Vampire Academy Midnight Madness


Just in case you weren’t aware – and wouldn’t be a dimish cheesestick if you’re weren’t, most aren’t aware – the film version of those YA “Vampire Academy” novels opens this week across the U.S.

The buzz isn’t so good on this one, so The Weinstein Company decided not to do any press screenings. But then, a couple of days back, it was announced that there’d be midnight screenings of the film on the Thursday night – at select cinemas – which obviously got the film’s fan base, and critics who needed to get a review done for the film as soon as possible (the film opening Friday and all), all tooth-juicy.

When moviegoers turned up at the nine theaters due to screen the movie at midnight though, they were advised that there was no midnight screening. The official line was the the cinemas had erroneously advertised midnight screenings – something the Weinstein Company made out they knew nothing about (a response that works for them considering the lackluster buzz for the movie). Yes, refunds were issued, but considering the tickets were advertised online a full three-hours before the listing was updating, and not to mention people drove hours to see the movie at the ‘first session’, a “sorry, here’s your tenner back” doesn’t really cut it. Seems the Weinstein’s did originally plan to do midnight screenings of what they had hoped to be the next big YA movie franchise – a’la “Hunger Games” – and had discussed this with cinemas, but as the months ticked on, and it was clear that the movie was a dog, they’d reversed on the decision to let the stench leak early. Whoever was tasked with the job of ringing up and cancelling the midnight sessions didn’t go it – they were stuck in an editing room over at the studio, trimming the good bits out of an acclaimed Kung Fu flick or something. Shameful.The digital prints of the movie were all locked down (theater projectionists need a key to unlock a movie print) until 1am.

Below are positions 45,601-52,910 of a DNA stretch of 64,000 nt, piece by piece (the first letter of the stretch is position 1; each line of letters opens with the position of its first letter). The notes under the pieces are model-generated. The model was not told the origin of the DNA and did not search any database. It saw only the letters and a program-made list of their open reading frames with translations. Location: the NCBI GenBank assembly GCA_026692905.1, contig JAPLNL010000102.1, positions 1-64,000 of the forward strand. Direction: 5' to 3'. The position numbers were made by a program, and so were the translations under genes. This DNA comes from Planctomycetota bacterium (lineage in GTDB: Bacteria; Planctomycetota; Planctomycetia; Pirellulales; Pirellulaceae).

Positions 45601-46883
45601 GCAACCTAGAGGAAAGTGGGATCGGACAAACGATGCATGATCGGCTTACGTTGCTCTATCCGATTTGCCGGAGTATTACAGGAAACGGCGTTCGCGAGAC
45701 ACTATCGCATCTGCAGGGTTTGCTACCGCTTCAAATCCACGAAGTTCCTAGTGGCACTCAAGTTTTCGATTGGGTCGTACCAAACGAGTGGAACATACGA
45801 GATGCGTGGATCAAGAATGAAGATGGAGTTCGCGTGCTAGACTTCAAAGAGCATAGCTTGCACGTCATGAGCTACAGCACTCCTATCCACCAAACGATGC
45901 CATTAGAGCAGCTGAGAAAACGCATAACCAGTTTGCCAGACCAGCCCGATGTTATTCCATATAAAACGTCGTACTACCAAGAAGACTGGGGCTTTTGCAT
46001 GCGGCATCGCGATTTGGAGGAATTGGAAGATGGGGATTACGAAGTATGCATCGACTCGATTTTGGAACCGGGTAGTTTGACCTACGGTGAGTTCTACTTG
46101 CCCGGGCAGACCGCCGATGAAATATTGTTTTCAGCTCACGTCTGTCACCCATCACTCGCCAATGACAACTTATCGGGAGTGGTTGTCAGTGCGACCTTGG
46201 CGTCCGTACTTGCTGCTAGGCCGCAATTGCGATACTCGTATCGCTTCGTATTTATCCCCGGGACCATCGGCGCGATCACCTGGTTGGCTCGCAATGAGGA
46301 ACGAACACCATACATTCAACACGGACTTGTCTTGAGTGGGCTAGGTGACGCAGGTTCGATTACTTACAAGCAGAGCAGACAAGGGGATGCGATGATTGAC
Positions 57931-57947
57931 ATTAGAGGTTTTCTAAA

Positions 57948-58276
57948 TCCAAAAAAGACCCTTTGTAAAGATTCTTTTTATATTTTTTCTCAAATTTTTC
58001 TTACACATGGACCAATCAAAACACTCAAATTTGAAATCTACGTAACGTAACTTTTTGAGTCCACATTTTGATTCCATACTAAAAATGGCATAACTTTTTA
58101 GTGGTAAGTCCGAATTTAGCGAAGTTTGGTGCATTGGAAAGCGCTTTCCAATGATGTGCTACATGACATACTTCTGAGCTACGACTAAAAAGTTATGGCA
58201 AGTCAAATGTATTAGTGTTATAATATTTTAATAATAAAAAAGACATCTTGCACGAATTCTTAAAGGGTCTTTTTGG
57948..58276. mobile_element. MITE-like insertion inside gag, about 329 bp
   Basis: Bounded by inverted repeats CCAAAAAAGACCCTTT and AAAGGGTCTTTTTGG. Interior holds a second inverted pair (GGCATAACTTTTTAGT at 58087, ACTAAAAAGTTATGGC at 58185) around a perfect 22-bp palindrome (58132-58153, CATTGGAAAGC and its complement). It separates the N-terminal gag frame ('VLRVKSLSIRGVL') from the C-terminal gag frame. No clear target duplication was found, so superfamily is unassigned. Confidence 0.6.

A quick look at Twitter shows the extent of those burnt by the screw-up; many had advertised the screenings – including the official “Vampire Academy” account – while even more were squeeing in anticipation of that first showing. Would it really have damaged that film that much, considering the bad reviews were out there less than a day later anyway, to have let those midnight screenings run? Fuck no! In fact, it would’ve been a chance to make some money out of the fans, the critics, and anyone else who wanted to see a couple of neck-nibbling hotties. They do make movies for the people still, right? :